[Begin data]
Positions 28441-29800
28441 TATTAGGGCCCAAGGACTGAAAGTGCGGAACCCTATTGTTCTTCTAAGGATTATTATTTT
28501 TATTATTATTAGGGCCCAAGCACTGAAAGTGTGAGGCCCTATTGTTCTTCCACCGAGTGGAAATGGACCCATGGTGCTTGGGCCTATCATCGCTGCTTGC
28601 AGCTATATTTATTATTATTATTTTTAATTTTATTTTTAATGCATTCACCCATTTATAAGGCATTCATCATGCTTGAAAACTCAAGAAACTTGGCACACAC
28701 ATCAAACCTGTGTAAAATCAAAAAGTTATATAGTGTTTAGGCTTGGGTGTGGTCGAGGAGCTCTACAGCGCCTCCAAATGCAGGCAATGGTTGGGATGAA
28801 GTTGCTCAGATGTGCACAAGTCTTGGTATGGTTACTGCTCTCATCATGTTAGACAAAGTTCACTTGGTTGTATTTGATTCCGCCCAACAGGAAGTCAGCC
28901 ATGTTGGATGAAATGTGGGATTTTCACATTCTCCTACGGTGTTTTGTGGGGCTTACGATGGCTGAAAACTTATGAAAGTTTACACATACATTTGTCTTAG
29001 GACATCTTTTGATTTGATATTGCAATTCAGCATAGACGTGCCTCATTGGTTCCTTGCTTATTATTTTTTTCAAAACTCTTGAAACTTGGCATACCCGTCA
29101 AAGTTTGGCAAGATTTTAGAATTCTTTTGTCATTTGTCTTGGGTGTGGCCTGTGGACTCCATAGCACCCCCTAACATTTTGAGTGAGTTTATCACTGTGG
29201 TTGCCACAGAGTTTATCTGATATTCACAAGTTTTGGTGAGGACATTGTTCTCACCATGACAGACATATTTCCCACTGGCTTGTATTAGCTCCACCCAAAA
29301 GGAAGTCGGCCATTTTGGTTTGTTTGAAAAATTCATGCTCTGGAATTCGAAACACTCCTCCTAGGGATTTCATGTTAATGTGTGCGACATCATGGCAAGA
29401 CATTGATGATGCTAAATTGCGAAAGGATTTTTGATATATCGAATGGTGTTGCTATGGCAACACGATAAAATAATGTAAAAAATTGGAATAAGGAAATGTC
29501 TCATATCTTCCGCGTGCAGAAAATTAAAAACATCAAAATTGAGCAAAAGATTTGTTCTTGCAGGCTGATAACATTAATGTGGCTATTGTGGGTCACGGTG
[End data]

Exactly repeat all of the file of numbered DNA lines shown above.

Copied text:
Positions 28441-29800
28441 TATTAGGGCCCAAGGACTGAAAGTGCGGAACCCTATTGTTCTTCTAAGGATTATTATTTT
28501 TATTATTATTAGGGCCCAAGCACTGAAAGTGTGAGGCCCTATTGTTCTTCCACCGAGTGGAAATGGACCCATGGTGCTTGGGCCTATCATCGCTGCTTGC
28601 AGCTATATTTATTATTATTATTTTTAATTTTATTTTTAATGCATTCACCCATTTATAAGGCATTCATCATGCTTGAAAACTCAAGAAACTTGGCACACAC
28701 ATCAAACCTGTGTAAAATCAAAAAGTTATATAGTGTTTAGGCTTGGGTGTGGTCGAGGAGCTCTACAGCGCCTCCAAATGCAGGCAATGGTTGGGATGAA
28801 GTTGCTCAGATGTGCACAAGTCTTGGTATGGTTACTGCTCTCATCATGTTAGACAAAGTTCACTTGGTTGTATTTGATTCCGCCCAACAGGAAGTCAGCC
28901 ATGTTGGATGAAATGTGGGATTTTCACATTCTCCTACGGTGTTTTGTGGGGCTTACGATGGCTGAAAACTTATGAAAGTTTACACATACATTTGTCTTAG
29001 GACATCTTTTGATTTGATATTGCAATTCAGCATAGACGTGCCTCATTGGTTCCTTGCTTATTATTTTTTTCAAAACTCTTGAAACTTGGCATACCCGTCA
29101 AAGTTTGGCAAGATTTTAGAATTCTTTTGTCATTTGTCTTGGGTGTGGCCTGTGGACTCCATAGCACCCCCTAACATTTTGAGTGAGTTTATCACTGTGG
29201 TTGCCACAGAGTTTATCTGATATTCACAAGTTTTGGTGAGGACATTGTTCTCACCATGACAGACATATTTCCCACTGGCTTGTATTAGCTCCACCCAAAA
29301 GGAAGTCGGCCATTTTGGTTTGTTTGAAAAATTCATGCTCTGGAATTCGAAACACTCCTCCTAGGGATTTCATGTTAATGTGTGCGACATCATGGCAAGA
29401 CATTGATGATGCTAAATTGCGAAAGGATTTTTGATATATCGAATGGTGTTGCTATGGCAACACGATAAAATAATGTAAAAAATTGGAATAAGGAAATGTC
29501 TCATATCTTCCGCGTGCAGAAAATTAAAAACATCAAAATTGAGCAAAAGATTTGTTCTTGCAGGCTGATAACATTAATGTGGCTATTGTGGGTCACGGTG